Australia arrests man accused of being 'economic agent' for North Korea

The Australian Federal Police arrested a Sydney man for allegedly acting as an economic agent for North Korea in Australia, in breach of both United Nations and Australian sanctions.
The Australian Federal Police arrested a Sydney man for allegedly acting as an economic agent for North Korea in Australia, in breach of both United Nations and Australian sanctions. PHOTO: EPA-EFE

MELBOURNE (REUTERS, AFP) - Australian police said on Sunday (Dec 17) they had arrested a man accused of working on the black market to sell missile components and coal on behalf of North Korea, the first charges ever brought in Australia over the sale of weapons of mass destruction.

The man had been charged with two counts under an act preventing the proliferation of weapons of mass destruction, police said, and with another four under legislation enforcing United Nations and Australian sanctions against North Korea.

He  faces up to 18 years in jail if convicted. He did not apply for bail and will next face court on Wednesday.

The Sydney man was identified by the Australian Broadcasting Corporation and other media as 59-year-old Chan Han Choi, who they said had been living in Australia for more than 30 years and was of Korean descent.

It is the first time anyone has been charged under the country's 1995 Weapons of Mass Destruction (Prevention of Proliferation) Act. 

"This is a very important arrest, the charges laid are the greatest nature,” Prime Minister Malcolm Turnbull told reporters in Sydney.  “It is vitally important that all nations ... enforce those sanctions.”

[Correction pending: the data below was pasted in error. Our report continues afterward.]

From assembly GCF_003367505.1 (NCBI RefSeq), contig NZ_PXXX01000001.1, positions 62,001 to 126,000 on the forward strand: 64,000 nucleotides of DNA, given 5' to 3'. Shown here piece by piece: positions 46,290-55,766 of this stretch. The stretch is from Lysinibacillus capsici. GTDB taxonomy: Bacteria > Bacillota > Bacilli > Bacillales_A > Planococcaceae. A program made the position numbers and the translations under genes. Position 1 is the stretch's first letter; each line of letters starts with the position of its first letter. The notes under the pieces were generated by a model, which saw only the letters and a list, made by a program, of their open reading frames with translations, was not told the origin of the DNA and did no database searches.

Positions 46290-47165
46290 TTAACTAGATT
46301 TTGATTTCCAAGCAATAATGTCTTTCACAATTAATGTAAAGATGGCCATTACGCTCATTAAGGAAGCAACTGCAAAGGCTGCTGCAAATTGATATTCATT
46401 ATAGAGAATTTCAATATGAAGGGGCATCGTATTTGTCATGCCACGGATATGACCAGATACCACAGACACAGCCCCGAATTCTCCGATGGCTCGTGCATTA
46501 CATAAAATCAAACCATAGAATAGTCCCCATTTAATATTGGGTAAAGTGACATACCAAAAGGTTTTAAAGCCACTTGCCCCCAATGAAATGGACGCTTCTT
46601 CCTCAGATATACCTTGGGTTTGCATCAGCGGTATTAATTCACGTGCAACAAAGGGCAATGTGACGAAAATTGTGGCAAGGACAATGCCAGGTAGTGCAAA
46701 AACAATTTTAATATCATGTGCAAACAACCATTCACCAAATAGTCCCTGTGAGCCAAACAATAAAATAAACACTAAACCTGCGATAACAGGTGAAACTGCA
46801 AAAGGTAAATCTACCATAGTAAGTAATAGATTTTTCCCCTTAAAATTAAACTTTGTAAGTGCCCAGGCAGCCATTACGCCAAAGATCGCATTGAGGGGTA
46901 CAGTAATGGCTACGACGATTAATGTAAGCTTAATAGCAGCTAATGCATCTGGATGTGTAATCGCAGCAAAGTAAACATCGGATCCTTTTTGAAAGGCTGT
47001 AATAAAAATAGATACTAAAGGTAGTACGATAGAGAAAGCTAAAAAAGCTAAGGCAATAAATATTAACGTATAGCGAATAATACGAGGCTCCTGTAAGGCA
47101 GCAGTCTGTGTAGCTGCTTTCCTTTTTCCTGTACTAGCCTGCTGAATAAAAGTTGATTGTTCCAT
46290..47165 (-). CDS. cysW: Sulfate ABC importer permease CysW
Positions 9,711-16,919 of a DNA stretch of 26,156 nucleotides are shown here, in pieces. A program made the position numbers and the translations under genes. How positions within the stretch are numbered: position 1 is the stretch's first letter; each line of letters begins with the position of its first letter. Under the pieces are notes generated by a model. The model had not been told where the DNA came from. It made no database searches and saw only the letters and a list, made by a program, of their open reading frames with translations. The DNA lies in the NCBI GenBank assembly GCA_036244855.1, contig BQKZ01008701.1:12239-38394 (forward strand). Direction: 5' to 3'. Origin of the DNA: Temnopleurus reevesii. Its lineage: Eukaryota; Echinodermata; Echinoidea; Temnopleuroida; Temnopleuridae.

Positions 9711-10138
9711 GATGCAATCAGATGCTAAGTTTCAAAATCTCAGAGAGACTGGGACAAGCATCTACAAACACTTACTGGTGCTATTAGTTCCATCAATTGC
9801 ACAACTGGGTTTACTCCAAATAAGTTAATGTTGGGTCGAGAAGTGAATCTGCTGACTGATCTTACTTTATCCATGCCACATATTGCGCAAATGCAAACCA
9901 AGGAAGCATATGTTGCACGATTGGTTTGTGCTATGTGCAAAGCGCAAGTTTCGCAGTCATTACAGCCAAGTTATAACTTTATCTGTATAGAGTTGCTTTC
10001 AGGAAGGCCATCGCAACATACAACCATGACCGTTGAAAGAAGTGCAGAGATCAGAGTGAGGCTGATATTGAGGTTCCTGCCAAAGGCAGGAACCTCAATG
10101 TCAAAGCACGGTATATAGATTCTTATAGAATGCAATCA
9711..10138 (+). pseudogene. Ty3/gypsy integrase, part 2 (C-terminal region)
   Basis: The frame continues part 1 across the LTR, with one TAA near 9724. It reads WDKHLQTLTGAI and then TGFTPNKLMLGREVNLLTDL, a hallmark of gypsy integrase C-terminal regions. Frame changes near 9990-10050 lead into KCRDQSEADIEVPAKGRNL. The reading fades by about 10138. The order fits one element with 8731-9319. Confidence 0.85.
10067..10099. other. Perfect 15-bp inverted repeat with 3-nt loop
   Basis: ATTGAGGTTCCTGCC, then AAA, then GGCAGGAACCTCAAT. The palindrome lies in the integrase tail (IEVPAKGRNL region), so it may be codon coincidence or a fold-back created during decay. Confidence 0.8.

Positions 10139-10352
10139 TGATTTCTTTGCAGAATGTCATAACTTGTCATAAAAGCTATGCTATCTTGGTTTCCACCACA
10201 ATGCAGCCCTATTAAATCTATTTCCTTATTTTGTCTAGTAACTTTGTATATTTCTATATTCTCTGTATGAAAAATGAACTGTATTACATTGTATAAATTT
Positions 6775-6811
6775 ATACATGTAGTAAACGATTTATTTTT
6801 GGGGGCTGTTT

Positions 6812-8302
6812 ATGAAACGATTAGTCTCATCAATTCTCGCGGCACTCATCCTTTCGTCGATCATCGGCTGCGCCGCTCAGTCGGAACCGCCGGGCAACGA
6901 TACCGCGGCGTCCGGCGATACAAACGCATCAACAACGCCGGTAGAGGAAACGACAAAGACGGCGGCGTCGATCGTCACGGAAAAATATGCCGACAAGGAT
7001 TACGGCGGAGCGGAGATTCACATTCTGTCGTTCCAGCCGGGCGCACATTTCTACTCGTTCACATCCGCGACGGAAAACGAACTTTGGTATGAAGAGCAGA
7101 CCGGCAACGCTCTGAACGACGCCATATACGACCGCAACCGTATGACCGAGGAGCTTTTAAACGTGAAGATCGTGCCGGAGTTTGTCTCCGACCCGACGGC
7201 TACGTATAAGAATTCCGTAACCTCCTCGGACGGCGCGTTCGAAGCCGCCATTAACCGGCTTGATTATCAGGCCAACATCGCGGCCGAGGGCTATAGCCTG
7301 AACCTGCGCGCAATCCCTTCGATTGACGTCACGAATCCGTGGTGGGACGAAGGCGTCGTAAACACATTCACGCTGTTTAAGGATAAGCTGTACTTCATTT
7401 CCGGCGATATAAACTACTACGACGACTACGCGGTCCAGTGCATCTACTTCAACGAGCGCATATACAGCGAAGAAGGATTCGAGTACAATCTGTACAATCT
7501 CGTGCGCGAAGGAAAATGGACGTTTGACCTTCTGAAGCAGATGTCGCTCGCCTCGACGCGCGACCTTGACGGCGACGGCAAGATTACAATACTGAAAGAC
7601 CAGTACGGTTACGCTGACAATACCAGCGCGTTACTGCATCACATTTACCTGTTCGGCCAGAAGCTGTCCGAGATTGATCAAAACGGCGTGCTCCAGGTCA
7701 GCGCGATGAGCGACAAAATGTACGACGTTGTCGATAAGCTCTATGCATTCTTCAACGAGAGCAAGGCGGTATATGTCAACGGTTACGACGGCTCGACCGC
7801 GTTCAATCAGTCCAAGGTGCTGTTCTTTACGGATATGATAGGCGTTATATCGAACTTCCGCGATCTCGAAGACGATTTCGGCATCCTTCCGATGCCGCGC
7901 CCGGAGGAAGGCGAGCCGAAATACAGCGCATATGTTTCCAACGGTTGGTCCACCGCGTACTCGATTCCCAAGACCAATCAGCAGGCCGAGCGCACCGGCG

While Australia observes United Nations Security Council sanctions, the country also enforces a unilateral sanctions regime.

He was arrested in the Sydney suburb of Eastwood on Saturday, police said. He came to the attention of authorities earlier this year, the Australian Federal Police (AFP) said.

"This man was a loyal agent of North Korea, who believed he was acting to serve some higher patriotic purpose," AFP Assistant Commissioner Neil Gaughan told reporters.

"This case is like nothing we have ever seen on Australian soil," he said.

He said the Australian police started investigating the man after tip-off from another international agency on another matter.

Police will allege the man tried to broker the sale of missile components, including software for the guidance systems of ballistic missiles, as well as trying to sell coal to third parties in Indonesia and Vietnam. In February, China banned all coal imports from North Korea.

Gaughan said the trade could have been worth "tens of millions of dollars" if successful.

Gaughan said the man had been in touch with high-ranking North Korean officials but no missile components ever made it to Australia.

He also said there was no indication officials in Indonesia or Vietnam had been involved in the attempted coal sales.

"This is black market 101. It's the same with the coal and oil and gemstones - it's all about making money for North Korea," Gaughan said.

"We are alleging that all the activity occurred offshore, and was purely another attempt for this man to trade goods and services as a way to raise revenue for the government of North Korea," he said.

Cash-strapped North Korea has come under a new round of stricter United Nations sanctions this year after pressing ahead with its missile and nuclear programmes in defiance of international pressure.

Tensions have risen dramatically on the Korean peninsula because of the North's ballistic missile launches and its sixth and most powerful nuclear test, as well as joint military drills between South Korea and the United States that the North describes as preparation for war.

Pyongyang claimed that its latest intercontinental ballistic missile launch on Nov 29 had the range to reach all of the United States.

US Secretary of State Rex Tillerson urged North Korea on Friday to carry out a "sustained cessation" of its weapons testing to allow talks about its missile and nuclear programmes.

However, the North has shown little interest in talks until it has the ability to hit the US mainland with a nuclear-tipped missile, which many experts say it has yet to prove.